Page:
Recently, several constituents have contacted me about a proposed T-Mobile cell phone tower installation at NE 31st and Prescott. Construction was begun on private property, and then halted due to expired permits. I'd like to clear up some of the confusion around this installation, and provide some info about the public process that will follow.
This is not an actual cell tower--the proposal is to install a wireless antenna on top of an existing utility pole. The construction on private property is for the equipment box that is associated with the antenna.
There are two permit processes through the city involved in this instance. One, for the utility box that is being installed on private property and the other for the antenna that T-Mobile intends to install atop a nearby, existing utility pole.
There were permits issued for utility box in 2007/2008, but they had expired by the time that the contractor began their work earlier this year. Thus, the stop-work order from the city. The Office of Cable Communications and Franchise Management oversees the process for the utility pole, which is in the public right-of-way. The box being constructed on private property is handled by the City's Bureau of Development Services and does not involve a public process.
Since the original permits were issued, City Council put in place a new public notification and hearing process for wireless installations in the public right-of-way that hadn't existed when the original permits were issued (this is why neighbors did not receive notification at that time). Now that these rules are in place, T-Mobile will have to follow them in order to receive new permits for this installation.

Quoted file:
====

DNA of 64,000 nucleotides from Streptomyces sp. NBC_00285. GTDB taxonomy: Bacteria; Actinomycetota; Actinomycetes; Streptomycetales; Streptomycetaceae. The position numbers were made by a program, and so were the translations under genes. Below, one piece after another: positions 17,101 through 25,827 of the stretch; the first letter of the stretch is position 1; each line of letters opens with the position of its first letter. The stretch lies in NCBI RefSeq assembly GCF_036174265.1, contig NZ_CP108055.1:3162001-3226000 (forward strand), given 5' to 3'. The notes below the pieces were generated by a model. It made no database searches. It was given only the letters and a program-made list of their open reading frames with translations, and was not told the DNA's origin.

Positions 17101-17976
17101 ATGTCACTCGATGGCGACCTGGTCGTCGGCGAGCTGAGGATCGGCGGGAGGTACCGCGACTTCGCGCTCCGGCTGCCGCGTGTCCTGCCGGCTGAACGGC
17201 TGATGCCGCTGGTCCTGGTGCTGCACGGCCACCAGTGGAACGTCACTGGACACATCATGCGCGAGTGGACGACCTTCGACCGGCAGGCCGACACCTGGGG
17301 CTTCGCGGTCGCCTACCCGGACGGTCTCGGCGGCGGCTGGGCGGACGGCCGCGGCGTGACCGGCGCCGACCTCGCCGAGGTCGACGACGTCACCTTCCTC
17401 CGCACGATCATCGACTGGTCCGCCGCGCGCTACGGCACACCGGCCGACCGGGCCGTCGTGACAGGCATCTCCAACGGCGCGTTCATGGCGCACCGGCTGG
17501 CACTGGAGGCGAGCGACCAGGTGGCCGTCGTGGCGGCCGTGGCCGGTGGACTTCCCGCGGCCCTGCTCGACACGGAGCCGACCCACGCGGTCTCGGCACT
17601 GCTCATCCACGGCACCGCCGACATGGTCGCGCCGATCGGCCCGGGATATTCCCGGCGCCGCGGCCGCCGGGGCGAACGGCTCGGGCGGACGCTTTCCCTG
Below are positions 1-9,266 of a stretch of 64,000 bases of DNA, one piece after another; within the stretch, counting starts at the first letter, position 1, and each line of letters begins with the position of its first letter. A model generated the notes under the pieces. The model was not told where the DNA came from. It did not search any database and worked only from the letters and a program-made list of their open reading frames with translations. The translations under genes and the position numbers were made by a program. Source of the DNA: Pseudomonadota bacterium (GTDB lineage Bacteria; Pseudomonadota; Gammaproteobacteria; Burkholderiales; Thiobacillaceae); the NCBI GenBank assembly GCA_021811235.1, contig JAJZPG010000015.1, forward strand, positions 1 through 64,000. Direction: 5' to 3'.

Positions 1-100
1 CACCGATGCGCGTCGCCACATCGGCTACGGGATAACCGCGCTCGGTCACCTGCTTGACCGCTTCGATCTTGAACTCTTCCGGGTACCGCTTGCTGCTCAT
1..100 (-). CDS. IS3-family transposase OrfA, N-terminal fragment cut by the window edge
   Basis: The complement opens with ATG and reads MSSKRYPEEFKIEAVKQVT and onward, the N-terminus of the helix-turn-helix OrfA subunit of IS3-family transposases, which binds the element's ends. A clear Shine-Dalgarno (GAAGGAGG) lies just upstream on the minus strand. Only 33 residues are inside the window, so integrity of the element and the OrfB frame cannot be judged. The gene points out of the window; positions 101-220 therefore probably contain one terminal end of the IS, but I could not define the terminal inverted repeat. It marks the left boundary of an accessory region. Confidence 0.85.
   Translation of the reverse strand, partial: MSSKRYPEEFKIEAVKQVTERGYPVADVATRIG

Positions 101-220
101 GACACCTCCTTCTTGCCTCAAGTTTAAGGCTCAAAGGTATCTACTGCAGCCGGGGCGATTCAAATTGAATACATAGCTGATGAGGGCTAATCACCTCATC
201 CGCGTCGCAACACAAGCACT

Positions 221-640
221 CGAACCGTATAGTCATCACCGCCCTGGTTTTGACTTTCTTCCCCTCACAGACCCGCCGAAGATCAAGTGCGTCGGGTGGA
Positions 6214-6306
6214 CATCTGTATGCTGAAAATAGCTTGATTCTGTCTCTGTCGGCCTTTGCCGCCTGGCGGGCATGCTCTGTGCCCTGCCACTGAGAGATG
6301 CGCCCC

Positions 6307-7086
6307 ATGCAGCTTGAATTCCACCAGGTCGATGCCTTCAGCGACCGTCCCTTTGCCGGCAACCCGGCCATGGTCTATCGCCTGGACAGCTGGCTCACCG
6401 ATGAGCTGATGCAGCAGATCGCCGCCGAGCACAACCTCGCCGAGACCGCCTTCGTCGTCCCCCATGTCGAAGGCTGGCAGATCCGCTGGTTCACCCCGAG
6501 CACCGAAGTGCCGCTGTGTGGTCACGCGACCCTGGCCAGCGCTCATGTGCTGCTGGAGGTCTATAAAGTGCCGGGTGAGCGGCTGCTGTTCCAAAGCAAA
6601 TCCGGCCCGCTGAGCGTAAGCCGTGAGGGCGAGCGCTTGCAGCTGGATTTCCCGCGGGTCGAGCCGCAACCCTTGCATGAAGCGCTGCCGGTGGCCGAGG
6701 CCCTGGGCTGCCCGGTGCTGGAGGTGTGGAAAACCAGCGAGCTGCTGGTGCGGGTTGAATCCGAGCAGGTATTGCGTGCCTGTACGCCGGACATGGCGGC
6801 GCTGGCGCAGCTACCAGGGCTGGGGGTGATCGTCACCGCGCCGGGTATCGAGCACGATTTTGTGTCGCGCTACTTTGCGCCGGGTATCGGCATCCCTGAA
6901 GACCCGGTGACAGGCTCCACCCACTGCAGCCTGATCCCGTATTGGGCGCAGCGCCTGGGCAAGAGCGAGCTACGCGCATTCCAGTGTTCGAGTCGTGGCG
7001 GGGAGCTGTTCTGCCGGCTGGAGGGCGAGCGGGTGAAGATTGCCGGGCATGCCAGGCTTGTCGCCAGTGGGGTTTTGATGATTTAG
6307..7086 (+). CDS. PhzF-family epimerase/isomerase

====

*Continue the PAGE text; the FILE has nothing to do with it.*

Before they can apply for their permits, T-Mobile must hold a neighborhood meeting where residents can ask any questions that they want, and suggest alternative placements for the utility box and antenna. They will have to send notification of this meeting no less than 14 days before it is to happen, and these notifications must be sent to the neighborhood association, local business association, and neighborhood coalition, as well as all residents and property owners within 400 feet of the proposed site. At the meeting, they'll have to explain their proposal and provide photographs simulating how the utility pole will look with the attached antenna.
If T-Mobile chooses to proceed, they'll have to address the public input they received in their application, and their response to it.
Unfortunately, Federal law prohibits the city or any local jurisdiction from outright denying the ability of a wireless carrier to place this equipment. The city is not allowed to consider human health effects, or property values. The city can, however, require T-Mobile to follow the public notification and hearing process, as well as ensure that any equipment involved will operate under existing noise tolerance levels that are established and monitored by the city.
At this point, T-Mobile cannot move forward with additional work until they have notified the neighbors and held the public meeting. I have asked T-Mobile to notify my office as well, so that I can publicize the meeting in the newsletter.